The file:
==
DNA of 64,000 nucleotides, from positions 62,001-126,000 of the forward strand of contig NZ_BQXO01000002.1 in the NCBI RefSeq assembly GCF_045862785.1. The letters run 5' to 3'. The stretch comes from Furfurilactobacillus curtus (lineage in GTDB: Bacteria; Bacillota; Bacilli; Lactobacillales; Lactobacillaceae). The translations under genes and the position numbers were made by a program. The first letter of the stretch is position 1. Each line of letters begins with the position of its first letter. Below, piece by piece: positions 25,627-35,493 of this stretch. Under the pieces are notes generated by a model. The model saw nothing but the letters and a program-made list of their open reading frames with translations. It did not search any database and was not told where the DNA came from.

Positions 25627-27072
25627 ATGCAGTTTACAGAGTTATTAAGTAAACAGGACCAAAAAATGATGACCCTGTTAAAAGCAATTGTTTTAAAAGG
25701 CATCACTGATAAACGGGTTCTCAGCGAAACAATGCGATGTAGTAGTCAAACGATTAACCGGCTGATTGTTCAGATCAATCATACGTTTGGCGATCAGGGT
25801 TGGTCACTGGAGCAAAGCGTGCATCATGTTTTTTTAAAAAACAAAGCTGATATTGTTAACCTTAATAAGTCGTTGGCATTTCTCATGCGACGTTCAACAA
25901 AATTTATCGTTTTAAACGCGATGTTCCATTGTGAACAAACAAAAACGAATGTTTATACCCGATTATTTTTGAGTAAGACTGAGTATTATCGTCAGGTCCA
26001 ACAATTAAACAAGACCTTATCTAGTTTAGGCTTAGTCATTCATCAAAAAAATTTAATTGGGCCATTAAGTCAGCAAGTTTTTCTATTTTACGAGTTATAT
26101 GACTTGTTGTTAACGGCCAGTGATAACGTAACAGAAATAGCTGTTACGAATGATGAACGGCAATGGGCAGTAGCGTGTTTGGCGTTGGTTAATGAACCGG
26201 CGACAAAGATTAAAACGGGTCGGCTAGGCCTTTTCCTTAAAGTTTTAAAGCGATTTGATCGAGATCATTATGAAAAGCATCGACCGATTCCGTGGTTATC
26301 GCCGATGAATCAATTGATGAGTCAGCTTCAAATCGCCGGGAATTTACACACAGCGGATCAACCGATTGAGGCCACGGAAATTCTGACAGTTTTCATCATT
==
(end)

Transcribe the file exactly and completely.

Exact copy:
DNA of 64,000 nucleotides, from positions 62,001-126,000 of the forward strand of contig NZ_BQXO01000002.1 in the NCBI RefSeq assembly GCF_045862785.1. The letters run 5' to 3'. The stretch comes from Furfurilactobacillus curtus (lineage in GTDB: Bacteria; Bacillota; Bacilli; Lactobacillales; Lactobacillaceae). The translations under genes and the position numbers were made by a program. The first letter of the stretch is position 1. Each line of letters begins with the position of its first letter. Below, piece by piece: positions 25,627-35,493 of this stretch. Under the pieces are notes generated by a model. The model saw nothing but the letters and a program-made list of their open reading frames with translations. It did not search any database and was not told where the DNA came from.

Positions 25627-27072
25627 ATGCAGTTTACAGAGTTATTAAGTAAACAGGACCAAAAAATGATGACCCTGTTAAAAGCAATTGTTTTAAAAGG
25701 CATCACTGATAAACGGGTTCTCAGCGAAACAATGCGATGTAGTAGTCAAACGATTAACCGGCTGATTGTTCAGATCAATCATACGTTTGGCGATCAGGGT
25801 TGGTCACTGGAGCAAAGCGTGCATCATGTTTTTTTAAAAAACAAAGCTGATATTGTTAACCTTAATAAGTCGTTGGCATTTCTCATGCGACGTTCAACAA
25901 AATTTATCGTTTTAAACGCGATGTTCCATTGTGAACAAACAAAAACGAATGTTTATACCCGATTATTTTTGAGTAAGACTGAGTATTATCGTCAGGTCCA
26001 ACAATTAAACAAGACCTTATCTAGTTTAGGCTTAGTCATTCATCAAAAAAATTTAATTGGGCCATTAAGTCAGCAAGTTTTTCTATTTTACGAGTTATAT
26101 GACTTGTTGTTAACGGCCAGTGATAACGTAACAGAAATAGCTGTTACGAATGATGAACGGCAATGGGCAGTAGCGTGTTTGGCGTTGGTTAATGAACCGG
26201 CGACAAAGATTAAAACGGGTCGGCTAGGCCTTTTCCTTAAAGTTTTAAAGCGATTTGATCGAGATCATTATGAAAAGCATCGACCGATTCCGTGGTTATC
26301 GCCGATGAATCAATTGATGAGTCAGCTTCAAATCGCCGGGAATTTACACACAGCGGATCAACCGATTGAGGCCACGGAAATTCTGACAGTTTTCATCATT